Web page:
Share this chart with senior administrators to help explain the platform options and to inform strategic direction when answering “Can we put it on social media?” MarCom can act as advisors and advocates when reviewing institutional stories and news and when determining what content matches each platform, including which can be the most effective at meeting institutional objectives.
An account for a senior leader, such as president or provost, should highlight high level thought-leadership and reputation-building content. Posts should include research studies, faculty publications, talks and external speakers, op-ed pieces, interviews, partnerships, student features, academic initiatives and commentaries on thought-leadership articles or published pieces. Although similar or identical content may appear on the institution’s main account, a senior leader’s account can more frequently present and promote this material due to the targeted audience.
The choice of platform depends on the account’s primary goals. For reputation building with external audiences, such as potential partners, other institutions, alumni and parents, LinkedIn and Twitter are the best options. Instagram and Twitter are good choices to engage with students and to showcase innovative ideas, as well as to promote internal and external research opportunities. Academic deans tasked with elevating the profile and visibility of a professor or academic discipline may be tempted to use Facebook and Instagram because they believe these platforms are trendy. However, deans should focus their efforts on LinkedIn and Twitter because of the access to external audiences.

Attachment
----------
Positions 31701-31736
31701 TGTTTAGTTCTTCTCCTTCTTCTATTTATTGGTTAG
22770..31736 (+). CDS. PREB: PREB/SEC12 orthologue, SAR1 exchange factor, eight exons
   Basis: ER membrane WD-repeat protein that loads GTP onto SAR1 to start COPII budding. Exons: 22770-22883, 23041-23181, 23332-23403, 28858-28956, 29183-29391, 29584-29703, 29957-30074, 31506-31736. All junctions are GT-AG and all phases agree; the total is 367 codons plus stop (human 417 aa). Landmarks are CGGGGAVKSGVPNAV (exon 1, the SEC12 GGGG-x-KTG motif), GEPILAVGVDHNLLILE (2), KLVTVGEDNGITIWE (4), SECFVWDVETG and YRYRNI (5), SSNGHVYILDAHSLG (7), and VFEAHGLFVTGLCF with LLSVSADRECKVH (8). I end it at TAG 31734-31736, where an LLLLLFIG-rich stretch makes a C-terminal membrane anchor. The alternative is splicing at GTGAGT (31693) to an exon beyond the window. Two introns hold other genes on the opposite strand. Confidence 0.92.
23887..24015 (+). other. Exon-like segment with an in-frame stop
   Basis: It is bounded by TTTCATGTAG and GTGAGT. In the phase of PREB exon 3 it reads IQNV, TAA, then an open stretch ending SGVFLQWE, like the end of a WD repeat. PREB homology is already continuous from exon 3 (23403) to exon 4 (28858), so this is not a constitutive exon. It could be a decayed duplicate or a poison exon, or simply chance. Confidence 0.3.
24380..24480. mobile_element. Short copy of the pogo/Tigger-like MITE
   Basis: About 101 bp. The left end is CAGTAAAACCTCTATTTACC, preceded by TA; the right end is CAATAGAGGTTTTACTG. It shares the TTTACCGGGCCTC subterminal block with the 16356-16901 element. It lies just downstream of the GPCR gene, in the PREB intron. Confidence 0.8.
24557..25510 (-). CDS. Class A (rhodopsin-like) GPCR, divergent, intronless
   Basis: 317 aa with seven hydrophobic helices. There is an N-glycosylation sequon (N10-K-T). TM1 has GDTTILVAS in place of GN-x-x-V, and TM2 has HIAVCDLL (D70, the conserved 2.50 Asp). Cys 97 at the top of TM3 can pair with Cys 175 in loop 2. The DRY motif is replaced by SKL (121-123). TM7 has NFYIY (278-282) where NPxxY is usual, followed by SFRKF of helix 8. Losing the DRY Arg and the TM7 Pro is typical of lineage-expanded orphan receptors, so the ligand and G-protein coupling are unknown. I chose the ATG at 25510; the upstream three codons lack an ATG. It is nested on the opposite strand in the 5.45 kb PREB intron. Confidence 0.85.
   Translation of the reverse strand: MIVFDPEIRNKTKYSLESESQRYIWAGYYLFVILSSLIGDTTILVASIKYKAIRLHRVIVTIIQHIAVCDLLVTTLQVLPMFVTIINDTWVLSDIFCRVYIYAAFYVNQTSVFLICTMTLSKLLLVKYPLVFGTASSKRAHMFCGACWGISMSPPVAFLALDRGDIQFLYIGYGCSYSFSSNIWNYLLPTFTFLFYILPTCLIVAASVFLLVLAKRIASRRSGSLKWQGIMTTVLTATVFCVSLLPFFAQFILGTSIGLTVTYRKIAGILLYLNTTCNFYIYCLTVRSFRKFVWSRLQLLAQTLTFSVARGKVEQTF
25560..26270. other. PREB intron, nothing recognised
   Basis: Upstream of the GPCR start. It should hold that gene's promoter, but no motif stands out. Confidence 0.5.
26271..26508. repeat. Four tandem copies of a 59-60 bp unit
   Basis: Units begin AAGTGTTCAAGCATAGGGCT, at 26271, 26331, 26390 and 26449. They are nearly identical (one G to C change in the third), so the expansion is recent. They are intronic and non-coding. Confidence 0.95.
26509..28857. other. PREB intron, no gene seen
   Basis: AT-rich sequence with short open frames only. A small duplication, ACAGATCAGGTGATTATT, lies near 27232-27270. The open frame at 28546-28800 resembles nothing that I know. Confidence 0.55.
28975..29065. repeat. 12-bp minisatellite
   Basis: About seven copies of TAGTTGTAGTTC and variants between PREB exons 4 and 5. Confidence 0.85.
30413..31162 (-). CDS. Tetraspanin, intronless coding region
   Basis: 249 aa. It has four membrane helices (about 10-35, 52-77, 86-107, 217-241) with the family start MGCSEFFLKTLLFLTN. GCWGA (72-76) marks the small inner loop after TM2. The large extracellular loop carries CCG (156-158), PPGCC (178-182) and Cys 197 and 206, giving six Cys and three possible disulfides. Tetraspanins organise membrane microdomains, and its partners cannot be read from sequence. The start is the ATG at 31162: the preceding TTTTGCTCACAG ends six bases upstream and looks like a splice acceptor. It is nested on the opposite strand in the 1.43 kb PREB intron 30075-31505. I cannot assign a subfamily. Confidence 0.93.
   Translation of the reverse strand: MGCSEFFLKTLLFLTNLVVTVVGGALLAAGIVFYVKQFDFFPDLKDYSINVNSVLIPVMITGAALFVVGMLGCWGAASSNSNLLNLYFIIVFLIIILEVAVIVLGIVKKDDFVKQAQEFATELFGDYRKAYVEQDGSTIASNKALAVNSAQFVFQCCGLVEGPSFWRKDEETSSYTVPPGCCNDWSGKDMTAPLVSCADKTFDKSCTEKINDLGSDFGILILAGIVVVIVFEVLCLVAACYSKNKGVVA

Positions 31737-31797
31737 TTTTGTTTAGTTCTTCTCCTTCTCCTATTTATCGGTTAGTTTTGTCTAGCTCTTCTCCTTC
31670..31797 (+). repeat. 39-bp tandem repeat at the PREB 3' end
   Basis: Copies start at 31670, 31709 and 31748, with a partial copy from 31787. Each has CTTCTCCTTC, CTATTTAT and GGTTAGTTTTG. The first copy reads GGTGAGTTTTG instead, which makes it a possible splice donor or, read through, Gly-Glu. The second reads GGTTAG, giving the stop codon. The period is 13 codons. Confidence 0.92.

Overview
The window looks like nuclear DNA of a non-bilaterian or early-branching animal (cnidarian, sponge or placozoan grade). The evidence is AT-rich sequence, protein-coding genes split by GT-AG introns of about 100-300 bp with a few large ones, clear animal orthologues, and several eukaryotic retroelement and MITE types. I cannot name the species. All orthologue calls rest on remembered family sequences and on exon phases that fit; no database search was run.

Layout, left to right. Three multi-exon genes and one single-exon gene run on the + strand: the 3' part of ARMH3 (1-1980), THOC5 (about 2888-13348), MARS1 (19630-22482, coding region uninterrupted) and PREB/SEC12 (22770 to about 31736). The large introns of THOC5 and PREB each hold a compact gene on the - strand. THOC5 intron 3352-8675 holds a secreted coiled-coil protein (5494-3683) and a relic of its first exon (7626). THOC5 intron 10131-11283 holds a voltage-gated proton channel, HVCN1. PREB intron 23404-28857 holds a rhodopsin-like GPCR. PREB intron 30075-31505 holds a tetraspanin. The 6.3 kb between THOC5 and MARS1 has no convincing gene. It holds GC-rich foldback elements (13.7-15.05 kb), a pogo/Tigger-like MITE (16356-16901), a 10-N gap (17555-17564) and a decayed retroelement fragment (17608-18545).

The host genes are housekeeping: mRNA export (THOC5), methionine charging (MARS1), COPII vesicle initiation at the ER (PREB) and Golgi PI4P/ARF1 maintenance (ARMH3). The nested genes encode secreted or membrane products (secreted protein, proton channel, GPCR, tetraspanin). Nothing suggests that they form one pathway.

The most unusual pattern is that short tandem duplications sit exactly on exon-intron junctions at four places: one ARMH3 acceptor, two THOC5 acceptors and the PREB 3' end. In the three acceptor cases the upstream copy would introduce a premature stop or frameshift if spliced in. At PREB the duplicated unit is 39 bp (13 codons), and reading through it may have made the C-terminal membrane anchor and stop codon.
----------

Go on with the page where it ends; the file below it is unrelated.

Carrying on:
Some departments and groups may have unique needs and purposes for an account. For example, a campus police or public safety department has a perception issue and wants to build a more community-centered safety program. In this instance, platforms such as Instagram and TikTok can effectively engage the student body and embed the department in the culture, simultaneously humanizing the officers through picture and video. Unlike Twitter, which updates feeds in real time, Facebook, Instagram and TikTok are algorithm based and are inappropriate for crisis communications.
As with all social media decisions, the department must understand what opening an account entails and the level of maintenance it will require. Moreover, department employees must be trained on the appropriate procedures for posting to ensure consistency and timeliness.
These are but a few examples of conversations that should occur on campuses in the current social media age, and institutions should tailor the conversations to their own needs and brand images. As social media use increases as a tool for reputation-building and visibility, all intentions for social media accounts and posts should be met with the relevant questions of who, what, where, when and why. Fundamentally, the institution should determine the strategy behind opening an account or creating a post. That determination, as well as guidance from the provided chart, will drive a more strategic approach and purposeful intention to the social media accounts and posts, helping to build an effective and engaging social media presence.